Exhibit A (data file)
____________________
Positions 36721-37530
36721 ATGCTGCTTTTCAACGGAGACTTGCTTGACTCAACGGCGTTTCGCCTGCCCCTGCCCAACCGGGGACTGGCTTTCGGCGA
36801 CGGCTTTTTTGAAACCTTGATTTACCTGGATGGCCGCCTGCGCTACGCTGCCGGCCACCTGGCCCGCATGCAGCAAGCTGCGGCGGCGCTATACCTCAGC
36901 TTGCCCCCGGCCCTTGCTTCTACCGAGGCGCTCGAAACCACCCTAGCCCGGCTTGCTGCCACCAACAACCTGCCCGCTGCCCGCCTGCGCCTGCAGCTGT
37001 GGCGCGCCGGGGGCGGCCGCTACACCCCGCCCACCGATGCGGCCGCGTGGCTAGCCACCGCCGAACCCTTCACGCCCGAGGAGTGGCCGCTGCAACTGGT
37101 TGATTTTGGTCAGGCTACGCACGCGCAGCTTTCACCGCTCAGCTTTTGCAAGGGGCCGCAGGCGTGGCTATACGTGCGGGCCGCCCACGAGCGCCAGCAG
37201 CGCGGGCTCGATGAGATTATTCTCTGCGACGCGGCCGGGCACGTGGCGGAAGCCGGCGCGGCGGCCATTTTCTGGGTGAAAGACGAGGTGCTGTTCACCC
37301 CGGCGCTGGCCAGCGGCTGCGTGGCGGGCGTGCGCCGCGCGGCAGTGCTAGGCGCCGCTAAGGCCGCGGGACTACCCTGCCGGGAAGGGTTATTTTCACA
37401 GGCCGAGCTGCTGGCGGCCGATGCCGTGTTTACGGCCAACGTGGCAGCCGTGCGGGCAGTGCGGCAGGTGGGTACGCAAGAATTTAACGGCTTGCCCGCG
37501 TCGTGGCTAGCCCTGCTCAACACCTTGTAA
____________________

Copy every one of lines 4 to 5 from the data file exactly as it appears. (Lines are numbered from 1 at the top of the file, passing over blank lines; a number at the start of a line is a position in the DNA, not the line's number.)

36901 TTGCCCCCGGCCCTTGCTTCTACCGAGGCGCTCGAAACCACCCTAGCCCGGCTTGCTGCCACCAACAACCTGCCCGCTGCCCGCCTGCGCCTGCAGCTGT
37001 GGCGCGCCGGGGGCGGCCGCTACACCCCGCCCACCGATGCGGCCGCGTGGCTAGCCACCGCCGAACCCTTCACGCCCGAGGAGTGGCCGCTGCAACTGGT